Friday, November 21, 2014


Author/Illustrator: Miss Lasko-Gross
Publication Date:  January 20, 2015
Publisher: Z2 Comics
Electronic copy furnished by: Net Galley with permission of the publisher.

In short: this graphic novel is about a young girl named Henni who lives in a fantastical dystopia where old traditions and religion threaten to destroy Henni's natural curiosity and wondering about the nature of society, gender, equality and fairness. As she matures, she must leave her community to search for the truth and adventure that she knows is just beyond the boundaries of her life.

My thoughts: I really don't like the cover (above) because she looks scared and alarmed which I think does not accurately portray Henni's nature. She is more calm, brave, and in control than this first cover suggests. The copy that I have shows this cover:

I am not sure if I like this cover either, but at least it shows the ferocity that is Henni. I want to talk about my favorite line and then I have more questions than answers which is never a bad thing after finishing a book, but they are wonderings nonetheless.
No one can know the contents of another's mind - Henni
I like this line because it explains her tenacity and her ability to keep searching and not be complacent or compliant.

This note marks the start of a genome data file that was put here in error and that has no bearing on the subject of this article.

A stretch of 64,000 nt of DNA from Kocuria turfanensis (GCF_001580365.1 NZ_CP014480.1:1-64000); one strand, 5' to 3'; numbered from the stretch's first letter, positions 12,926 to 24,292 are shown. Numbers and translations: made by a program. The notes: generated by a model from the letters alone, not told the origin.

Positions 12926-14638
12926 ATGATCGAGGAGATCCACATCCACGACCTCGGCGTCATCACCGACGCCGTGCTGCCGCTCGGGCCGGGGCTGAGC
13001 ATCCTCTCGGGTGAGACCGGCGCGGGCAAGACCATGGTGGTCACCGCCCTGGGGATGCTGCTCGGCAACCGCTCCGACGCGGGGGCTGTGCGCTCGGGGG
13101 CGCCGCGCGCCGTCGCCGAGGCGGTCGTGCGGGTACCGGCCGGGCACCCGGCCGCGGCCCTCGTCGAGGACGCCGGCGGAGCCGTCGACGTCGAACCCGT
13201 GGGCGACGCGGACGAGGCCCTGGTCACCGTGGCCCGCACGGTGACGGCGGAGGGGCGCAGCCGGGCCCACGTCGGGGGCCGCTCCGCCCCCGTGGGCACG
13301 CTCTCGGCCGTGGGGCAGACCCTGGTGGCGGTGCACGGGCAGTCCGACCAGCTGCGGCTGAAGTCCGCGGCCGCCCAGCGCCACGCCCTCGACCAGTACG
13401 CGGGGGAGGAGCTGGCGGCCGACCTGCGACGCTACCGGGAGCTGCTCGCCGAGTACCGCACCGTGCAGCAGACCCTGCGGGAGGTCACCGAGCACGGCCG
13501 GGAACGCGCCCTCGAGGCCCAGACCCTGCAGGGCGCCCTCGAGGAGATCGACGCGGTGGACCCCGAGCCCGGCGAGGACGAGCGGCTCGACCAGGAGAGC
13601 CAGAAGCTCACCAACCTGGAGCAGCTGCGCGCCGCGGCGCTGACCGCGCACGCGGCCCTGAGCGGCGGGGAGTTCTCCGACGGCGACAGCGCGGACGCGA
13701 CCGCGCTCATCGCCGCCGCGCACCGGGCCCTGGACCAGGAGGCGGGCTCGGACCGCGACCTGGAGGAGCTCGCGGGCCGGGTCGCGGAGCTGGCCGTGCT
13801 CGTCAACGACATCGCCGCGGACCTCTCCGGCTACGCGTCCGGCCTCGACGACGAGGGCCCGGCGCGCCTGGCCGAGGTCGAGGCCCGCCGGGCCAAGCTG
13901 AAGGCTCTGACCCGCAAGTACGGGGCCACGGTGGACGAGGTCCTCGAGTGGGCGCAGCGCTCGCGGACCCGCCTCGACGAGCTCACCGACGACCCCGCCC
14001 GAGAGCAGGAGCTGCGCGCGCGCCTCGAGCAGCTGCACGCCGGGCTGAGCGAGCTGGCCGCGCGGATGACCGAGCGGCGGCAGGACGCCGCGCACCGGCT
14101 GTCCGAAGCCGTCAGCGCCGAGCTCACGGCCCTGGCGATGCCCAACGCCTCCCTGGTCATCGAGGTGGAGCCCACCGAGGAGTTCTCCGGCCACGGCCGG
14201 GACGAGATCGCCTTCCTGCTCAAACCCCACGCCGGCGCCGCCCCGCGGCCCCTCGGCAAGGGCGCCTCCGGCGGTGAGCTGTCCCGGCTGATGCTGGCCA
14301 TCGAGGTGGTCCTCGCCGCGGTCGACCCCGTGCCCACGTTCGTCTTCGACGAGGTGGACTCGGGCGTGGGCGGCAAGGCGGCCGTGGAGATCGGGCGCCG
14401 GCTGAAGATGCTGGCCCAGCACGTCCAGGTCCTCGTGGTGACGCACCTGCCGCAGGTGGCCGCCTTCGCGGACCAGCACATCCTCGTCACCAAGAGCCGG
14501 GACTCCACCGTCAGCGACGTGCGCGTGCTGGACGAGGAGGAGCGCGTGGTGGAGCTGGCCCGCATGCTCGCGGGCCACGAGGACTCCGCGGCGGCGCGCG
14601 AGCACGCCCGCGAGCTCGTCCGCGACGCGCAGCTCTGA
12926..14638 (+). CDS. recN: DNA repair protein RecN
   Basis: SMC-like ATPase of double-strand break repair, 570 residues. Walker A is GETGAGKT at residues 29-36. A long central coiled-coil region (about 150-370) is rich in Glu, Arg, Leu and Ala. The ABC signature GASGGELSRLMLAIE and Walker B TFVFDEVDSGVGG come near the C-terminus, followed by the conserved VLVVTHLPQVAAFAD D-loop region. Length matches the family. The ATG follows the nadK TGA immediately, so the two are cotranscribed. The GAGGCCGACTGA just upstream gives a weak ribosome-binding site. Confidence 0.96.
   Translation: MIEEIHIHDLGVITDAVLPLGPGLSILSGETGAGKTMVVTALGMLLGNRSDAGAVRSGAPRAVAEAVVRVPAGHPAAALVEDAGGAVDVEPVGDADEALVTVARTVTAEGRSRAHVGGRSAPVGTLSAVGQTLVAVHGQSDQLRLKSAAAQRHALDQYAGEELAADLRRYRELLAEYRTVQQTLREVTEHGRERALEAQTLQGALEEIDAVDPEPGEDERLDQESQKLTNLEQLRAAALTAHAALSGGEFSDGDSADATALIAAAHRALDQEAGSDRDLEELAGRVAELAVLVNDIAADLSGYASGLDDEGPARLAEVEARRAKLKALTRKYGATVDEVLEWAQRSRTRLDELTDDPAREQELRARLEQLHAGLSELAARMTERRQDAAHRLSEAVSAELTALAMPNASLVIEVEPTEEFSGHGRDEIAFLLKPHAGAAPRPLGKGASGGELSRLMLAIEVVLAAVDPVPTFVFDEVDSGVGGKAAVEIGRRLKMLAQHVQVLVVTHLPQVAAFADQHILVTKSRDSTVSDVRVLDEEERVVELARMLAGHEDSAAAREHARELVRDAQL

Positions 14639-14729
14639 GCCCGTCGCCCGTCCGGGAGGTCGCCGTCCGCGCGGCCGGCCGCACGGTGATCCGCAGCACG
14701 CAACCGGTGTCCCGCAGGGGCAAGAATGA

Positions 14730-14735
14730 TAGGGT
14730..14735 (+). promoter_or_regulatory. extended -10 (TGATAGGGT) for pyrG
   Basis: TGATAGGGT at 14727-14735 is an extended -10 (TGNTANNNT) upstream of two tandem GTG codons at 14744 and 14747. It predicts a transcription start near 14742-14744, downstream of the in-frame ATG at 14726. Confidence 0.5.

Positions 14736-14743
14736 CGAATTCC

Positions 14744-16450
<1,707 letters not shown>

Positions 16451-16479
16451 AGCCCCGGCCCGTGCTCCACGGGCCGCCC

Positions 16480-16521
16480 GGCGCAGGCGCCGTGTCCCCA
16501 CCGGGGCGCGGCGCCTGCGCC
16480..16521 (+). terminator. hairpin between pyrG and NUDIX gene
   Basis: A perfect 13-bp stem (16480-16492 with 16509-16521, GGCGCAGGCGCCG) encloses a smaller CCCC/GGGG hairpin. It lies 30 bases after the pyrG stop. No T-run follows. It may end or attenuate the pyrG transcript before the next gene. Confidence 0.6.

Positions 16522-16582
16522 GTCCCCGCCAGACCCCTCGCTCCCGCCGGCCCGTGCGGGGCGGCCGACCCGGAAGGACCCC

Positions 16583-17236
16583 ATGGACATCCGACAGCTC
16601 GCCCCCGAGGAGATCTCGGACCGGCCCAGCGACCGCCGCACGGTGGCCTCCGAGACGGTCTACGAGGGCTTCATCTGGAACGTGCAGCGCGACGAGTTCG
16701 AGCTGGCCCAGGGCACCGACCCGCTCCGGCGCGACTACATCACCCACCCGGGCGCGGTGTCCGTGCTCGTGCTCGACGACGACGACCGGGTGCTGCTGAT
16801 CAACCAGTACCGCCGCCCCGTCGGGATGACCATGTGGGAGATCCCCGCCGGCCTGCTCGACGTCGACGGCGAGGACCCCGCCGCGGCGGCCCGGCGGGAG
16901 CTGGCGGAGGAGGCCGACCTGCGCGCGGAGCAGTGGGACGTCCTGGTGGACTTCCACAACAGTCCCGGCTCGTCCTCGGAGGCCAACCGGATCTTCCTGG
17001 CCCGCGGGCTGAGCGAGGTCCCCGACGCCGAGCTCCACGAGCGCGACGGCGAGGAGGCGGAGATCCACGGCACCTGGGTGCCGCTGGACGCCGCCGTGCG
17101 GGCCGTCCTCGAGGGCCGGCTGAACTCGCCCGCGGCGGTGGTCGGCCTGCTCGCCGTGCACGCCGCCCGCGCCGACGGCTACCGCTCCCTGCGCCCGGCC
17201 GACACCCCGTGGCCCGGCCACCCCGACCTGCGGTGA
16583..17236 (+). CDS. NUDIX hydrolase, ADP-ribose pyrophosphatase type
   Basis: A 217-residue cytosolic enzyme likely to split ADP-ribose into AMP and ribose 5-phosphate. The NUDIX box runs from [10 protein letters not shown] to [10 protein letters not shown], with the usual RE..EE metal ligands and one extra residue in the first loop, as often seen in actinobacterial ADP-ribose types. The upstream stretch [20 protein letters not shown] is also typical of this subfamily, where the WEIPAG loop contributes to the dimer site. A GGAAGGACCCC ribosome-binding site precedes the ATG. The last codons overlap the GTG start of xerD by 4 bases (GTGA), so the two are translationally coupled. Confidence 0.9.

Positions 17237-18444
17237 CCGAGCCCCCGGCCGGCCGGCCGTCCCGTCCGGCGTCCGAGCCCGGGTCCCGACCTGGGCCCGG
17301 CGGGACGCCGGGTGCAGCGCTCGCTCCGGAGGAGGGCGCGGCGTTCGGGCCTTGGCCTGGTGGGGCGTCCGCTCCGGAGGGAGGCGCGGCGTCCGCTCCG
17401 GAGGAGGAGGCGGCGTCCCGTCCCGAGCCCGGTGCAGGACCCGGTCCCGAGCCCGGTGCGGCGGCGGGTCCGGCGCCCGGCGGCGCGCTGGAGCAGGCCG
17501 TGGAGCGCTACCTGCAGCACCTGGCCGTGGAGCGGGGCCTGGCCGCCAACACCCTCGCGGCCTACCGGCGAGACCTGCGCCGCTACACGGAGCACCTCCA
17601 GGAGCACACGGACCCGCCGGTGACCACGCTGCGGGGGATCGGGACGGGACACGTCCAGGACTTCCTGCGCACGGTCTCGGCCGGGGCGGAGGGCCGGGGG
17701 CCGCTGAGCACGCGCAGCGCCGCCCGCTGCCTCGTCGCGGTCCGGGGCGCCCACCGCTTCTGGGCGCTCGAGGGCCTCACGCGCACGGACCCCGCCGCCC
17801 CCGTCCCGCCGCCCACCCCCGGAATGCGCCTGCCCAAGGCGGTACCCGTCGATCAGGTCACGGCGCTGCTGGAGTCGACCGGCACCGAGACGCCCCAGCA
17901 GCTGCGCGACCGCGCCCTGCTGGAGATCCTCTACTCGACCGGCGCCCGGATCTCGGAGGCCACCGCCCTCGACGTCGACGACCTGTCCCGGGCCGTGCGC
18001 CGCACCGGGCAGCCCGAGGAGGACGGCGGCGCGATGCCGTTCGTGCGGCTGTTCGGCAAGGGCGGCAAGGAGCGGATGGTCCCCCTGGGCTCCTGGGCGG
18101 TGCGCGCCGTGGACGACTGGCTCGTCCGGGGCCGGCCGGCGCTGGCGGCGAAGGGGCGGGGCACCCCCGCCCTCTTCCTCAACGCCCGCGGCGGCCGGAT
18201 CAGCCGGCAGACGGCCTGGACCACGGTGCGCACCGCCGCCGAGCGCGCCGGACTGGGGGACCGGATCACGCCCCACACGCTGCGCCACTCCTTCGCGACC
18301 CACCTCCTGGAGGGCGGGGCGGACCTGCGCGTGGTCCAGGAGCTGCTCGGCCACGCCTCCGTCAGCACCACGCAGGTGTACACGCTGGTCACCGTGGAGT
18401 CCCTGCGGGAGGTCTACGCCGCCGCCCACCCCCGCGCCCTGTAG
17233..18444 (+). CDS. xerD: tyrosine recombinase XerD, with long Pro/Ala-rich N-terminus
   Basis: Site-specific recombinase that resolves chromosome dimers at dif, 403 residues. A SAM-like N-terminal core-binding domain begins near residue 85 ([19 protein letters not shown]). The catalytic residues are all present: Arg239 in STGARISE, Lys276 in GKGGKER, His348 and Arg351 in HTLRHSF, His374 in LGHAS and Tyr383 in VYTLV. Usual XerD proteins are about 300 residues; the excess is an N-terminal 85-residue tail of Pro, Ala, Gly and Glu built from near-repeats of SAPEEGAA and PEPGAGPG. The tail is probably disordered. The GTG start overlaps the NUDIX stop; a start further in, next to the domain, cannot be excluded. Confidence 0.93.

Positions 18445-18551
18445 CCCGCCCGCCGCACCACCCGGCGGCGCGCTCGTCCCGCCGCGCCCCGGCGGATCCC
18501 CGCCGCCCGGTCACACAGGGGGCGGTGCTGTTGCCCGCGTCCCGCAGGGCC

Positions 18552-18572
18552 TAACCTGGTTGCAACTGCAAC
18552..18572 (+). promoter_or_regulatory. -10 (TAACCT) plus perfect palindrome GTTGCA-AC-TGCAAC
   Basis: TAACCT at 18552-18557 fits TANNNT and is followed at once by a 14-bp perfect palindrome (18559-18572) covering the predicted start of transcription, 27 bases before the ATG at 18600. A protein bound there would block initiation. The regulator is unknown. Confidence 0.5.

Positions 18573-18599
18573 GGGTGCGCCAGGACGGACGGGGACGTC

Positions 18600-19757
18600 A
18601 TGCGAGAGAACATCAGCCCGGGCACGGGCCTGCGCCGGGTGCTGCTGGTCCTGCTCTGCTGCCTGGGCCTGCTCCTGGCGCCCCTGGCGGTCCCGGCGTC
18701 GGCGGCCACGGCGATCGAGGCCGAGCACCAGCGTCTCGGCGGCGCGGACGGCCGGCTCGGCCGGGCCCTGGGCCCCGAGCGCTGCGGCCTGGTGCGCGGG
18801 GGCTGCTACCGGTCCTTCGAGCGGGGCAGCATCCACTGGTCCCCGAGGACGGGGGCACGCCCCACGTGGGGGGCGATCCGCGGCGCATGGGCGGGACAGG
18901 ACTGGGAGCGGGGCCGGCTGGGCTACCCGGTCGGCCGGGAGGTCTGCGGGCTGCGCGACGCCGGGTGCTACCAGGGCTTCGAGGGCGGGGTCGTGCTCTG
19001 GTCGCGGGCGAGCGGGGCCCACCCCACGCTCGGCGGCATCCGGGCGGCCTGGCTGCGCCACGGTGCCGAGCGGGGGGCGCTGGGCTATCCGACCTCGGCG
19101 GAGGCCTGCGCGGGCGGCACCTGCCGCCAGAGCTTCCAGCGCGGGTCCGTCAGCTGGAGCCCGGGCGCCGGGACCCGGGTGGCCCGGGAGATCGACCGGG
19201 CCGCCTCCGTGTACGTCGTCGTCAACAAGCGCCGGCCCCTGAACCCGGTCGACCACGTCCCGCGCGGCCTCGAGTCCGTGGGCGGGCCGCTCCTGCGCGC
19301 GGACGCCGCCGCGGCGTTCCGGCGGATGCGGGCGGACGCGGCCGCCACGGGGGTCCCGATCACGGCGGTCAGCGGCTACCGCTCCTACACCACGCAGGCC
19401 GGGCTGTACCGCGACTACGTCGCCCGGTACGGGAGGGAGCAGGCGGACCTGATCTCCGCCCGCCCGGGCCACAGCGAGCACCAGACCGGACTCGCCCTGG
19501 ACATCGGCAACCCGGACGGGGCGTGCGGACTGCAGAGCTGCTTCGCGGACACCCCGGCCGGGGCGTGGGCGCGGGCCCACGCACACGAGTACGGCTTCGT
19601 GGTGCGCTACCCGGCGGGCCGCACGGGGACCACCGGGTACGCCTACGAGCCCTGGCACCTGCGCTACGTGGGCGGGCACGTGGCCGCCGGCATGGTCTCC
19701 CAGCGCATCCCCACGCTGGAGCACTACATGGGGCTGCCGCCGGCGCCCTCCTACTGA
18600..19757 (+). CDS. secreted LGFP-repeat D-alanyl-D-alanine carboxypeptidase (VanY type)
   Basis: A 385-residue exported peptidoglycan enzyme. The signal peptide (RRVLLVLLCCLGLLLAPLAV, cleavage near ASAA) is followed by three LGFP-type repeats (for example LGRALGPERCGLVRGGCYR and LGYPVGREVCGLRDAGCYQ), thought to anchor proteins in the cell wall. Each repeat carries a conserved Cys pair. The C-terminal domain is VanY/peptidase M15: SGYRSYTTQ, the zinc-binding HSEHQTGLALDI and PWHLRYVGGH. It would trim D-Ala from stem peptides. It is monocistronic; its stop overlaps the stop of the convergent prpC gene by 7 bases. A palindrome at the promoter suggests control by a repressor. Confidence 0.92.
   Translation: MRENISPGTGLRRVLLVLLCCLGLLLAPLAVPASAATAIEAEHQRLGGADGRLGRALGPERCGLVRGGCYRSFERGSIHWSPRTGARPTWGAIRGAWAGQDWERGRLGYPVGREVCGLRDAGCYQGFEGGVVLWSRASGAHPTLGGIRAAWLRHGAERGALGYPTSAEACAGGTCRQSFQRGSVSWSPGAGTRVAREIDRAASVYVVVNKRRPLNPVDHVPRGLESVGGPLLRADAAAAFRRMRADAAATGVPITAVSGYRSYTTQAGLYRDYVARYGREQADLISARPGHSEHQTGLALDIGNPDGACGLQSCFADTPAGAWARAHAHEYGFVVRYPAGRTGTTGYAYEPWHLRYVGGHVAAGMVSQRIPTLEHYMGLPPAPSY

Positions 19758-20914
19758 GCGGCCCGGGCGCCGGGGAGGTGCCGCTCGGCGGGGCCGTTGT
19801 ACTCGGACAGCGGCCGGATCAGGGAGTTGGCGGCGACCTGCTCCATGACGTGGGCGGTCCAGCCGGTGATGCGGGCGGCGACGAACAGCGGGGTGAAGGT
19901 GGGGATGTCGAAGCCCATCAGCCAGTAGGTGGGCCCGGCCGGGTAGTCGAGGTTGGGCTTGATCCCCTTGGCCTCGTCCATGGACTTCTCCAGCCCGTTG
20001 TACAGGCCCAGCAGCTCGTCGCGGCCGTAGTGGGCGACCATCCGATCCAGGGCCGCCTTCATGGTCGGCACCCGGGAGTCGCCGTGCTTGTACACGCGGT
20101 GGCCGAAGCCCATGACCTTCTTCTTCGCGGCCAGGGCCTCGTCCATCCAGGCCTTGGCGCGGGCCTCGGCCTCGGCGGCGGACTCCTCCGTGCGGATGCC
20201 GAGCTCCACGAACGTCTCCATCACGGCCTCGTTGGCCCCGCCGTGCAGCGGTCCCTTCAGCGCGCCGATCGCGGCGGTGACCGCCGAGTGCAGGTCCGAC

Here are my questions:

  • What was the significance of the Phoenix fly scene?
  • Specifically, who is the man who burns his ring into her hand with the phoenix fly blood?
  • What is the connection between the man, the ring, the book with the same insignia at the end and Henni's father?
  • Is the man her father?
  • Does she ever find her father or is he really dead?
  • What is Henni? Human? Animal? Some people look human but she has these ears and when she goes to the second village, she is deemed naked and given clothes to put on over her "fur?" 
  • What happened to her sister?
  • Does her sister miss her and regret turning Henni in?

Thursday, November 20, 2014

14 Cows for America

Author: Carmen Agra Deedy in collaboration with Wilson Kimeli Naiyomah
Illustrator: Thomas Gonzalez
Publisher: Peachtree Atlanta

In short: Kimeli Naiyomah returns home to his Maasai village from New York City, his heart still heavy about the suffering he witnesses. Under the acai tree he tells his people about the 9/11 terrorist attacks and his villagers are just as sad as he is. What they do next is a beautiful gesture of peace and healing that brings comfort to all who read this story.

My thoughts: Yes, this book is geared for 2nd - 5th graders, but the colors of the art and the simple story engages the older reader and leaves enough breathing space for the reader to really feel the emotions of this story.  The last line of the last page, with the towers reflected in the child's eye - AMAZING!!! I don't mean to be shouting, but this book is a wonderful way to illustrate for young writers the power of simple prose matched with appropriate graphics. Even that blue sky in the background with the touch of darkness like the sky is falling. Beautiful. Read it. Use it. Pass it on.


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